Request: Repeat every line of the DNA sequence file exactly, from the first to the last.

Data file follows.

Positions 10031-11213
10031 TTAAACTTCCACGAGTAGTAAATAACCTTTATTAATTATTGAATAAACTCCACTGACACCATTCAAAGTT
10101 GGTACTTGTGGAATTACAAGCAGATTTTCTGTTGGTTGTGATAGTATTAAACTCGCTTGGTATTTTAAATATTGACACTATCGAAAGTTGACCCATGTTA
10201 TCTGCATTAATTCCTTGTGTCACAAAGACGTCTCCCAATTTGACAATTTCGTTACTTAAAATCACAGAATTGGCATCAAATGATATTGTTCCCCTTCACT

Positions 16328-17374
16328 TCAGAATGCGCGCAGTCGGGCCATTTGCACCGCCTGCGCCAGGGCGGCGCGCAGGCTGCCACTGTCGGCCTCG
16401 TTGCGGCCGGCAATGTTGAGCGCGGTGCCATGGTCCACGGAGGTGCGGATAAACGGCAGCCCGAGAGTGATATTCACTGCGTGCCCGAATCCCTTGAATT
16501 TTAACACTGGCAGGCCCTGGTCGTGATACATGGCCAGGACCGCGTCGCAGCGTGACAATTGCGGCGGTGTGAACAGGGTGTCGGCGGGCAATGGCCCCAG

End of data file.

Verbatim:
Positions 10031-11213
10031 TTAAACTTCCACGAGTAGTAAATAACCTTTATTAATTATTGAATAAACTCCACTGACACCATTCAAAGTT
10101 GGTACTTGTGGAATTACAAGCAGATTTTCTGTTGGTTGTGATAGTATTAAACTCGCTTGGTATTTTAAATATTGACACTATCGAAAGTTGACCCATGTTA
10201 TCTGCATTAATTCCTTGTGTCACAAAGACGTCTCCCAATTTGACAATTTCGTTACTTAAAATCACAGAATTGGCATCAAATGATATTGTTCCCCTTCACT

Positions 16328-17374
16328 TCAGAATGCGCGCAGTCGGGCCATTTGCACCGCCTGCGCCAGGGCGGCGCGCAGGCTGCCACTGTCGGCCTCG
16401 TTGCGGCCGGCAATGTTGAGCGCGGTGCCATGGTCCACGGAGGTGCGGATAAACGGCAGCCCGAGAGTGATATTCACTGCGTGCCCGAATCCCTTGAATT
16501 TTAACACTGGCAGGCCCTGGTCGTGATACATGGCCAGGACCGCGTCGCAGCGTGACAATTGCGGCGGTGTGAACAGGGTGTCGGCGGGCAATGGCCCCAG